After riding her electric kick scooter to her studio, located in an industrial zone in Utrecht, sometimes she forgets to plug it in for charging. This means that at the end of the workday, she will be stuck there for at least an hour longer than planned. To Anouk van Zwieten this is hardly a punishment: painting is what she likes to do best, and nothing feels as good as finding oneself in an energetic studio flow.
For her first solo presentation in the gallery, Van Zwieten created a series of interrelated works in terms of theme and mood, entitled All the best. The exhibition title is also the title of one of the paintings: a human-sized canvas featuring a large, white, rectangular field in the top half. This field is reminiscent of a screen and appears to block a large portion of the
image. Just below it, a drawing of dark-colored rounded and – further down the canvas – horizontal color bands seeps through. These bands sometimes blend into one another or, in turn, direct the gaze toward a green and a purple color field. In the left top corner of the paining, a tiny whiff of light blue just about enters the image. The lower portion of the paining features large, white teardrop shapes, seemingly in suspension while slowly falling down.
The origins of All the best are personal in nature, and her state of mind left traces in the paint that have become detached from this personal process – something that nearly always happens in her work. While at work she reaches a point where the work takes an unexpected turn, causing new ideas to spring forth from there. Van Zwieten started All the best with an idea about color combinations. First she created a background painting in light blue textile dye. Then red was added, and eventually she arrived at the purple and green portions hidden in the depth of the canvas. Those two colors went on to play a structural role in the series. Here, their gravity lends them a nearly symbolic appearance.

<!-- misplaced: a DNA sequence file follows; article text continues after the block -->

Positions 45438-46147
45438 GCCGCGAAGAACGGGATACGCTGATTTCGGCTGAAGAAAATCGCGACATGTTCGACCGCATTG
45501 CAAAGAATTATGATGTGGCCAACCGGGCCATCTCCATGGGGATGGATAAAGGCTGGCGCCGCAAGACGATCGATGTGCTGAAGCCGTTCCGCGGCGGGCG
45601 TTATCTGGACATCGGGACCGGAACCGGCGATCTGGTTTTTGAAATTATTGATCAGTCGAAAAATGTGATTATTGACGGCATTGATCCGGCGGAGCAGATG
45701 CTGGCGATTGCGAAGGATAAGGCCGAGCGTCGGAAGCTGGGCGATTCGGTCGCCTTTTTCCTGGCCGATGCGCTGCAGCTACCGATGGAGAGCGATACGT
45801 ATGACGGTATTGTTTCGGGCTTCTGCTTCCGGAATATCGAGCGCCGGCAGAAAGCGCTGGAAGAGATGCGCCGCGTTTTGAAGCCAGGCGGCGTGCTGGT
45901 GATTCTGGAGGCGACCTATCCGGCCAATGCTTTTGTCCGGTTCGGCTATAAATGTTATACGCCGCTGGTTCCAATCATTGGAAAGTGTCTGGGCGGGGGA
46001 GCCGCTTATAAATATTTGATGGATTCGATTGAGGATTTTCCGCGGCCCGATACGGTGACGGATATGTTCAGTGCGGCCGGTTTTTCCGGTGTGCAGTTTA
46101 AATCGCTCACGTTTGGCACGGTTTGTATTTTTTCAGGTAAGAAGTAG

This use of more or less random elements that she encounters while painting is typical of Anouk van Zwieten’s practice. Her work is often a mixture of realistic elements that she notices in her surroundings, elements that adapt themselves into an image while painting. Van Zwieten herself is often surprised by the outcome. The work Happy Tears is a sequel to All the best. All works in the exhibition were developed in conjunction, but without a predefined plan. For Happy Tears she simply made a quick sketch on canvas, elaborating it into an image of three monumental teardrop shapes on an evenly colored background: a brown teardrop in the middle, flanked by upside- down red and green drops to the left and right. The teardrops have been applied in short, nervous brush strokes. This lively touch is kept under control, as it were, by the teardrops’ powerful shapes and colors. The image of this work forms a beautiful contrast to Phases, a canvas with rows of grey ellipses in the upper half, stacked on top of one another and painted in a sketch-like manner. The ellipses are partly situated in a field of summery yellow, invoking the suggestion of a landscape. A grid of unsteady red lines guides the viewing direction, as if it were placed between the image and the viewer. This produces an interesting sensation of being both inside and outside. In contrast to Happy Tears’ short, energetic touches, this work has been painted in wide, almost sparse, transparent brushstrokes. Van Zwieten enjoys seeing such contrasts side by side.
The floor of Van Zwieten’s studio is covered in colorful paint spots. Painting is an ‘enjoyable’ struggle to her: in her own words, “Painting is essentially the creation of problems that you’re then forced to resolve.” The art of painting is the subject of her work, and she is imbued with the medium’s history and the endless possibilities it offers. She likes painters who liberate themselves, who don’t hold back, who create works in which anything is allowed and possible. Nothing is fixed, the painting determines its own outcome. Through her associative and experimental method, Anouk van Zwieten creates room to let that freedom take its course.
Anouk van Zwieten was born in Amsterdam (1991, NL) and lives and works in Utrecht (NL). After her graduation from the Hogeschool van de Kunsten in Utrecht in 2017, she was nominated for several awards and stipends, like the Royal Prize for Painting, in 2017, the Buning Brongers Prize and the K.F Hein Stipend in 2020. Her work was exhibited at a.o. W139, Amsterdam (2022, NL); Omstand, space for contemporary art, Arnhem (2022, NL); Prospects and Concepts, Van Nelle fabriek, Rotterdam, (2021, NL); PADA studio’s, Barreiro (2021, PT); Centraal Museum, Utrecht (2020, NL); Unfair Temporary Museum, Zuiveringshal, Amsterdam (2020, NL); Whitehouse Gallery, Lovenjoel (2019, BE); de Pastoe Factory, Utrecht (2017, NL); Kunstruimte De Nederlandsche Bank, Amsterdam (2017, NL); Paleis op de Dam, Amsterdam (2017, NL); WATCHAMACALLIT, Utrecht (2017, NL), and several group shows at tegenboschvanvreden. The work of Anouk van Zwieten is part of several private and corporate collections.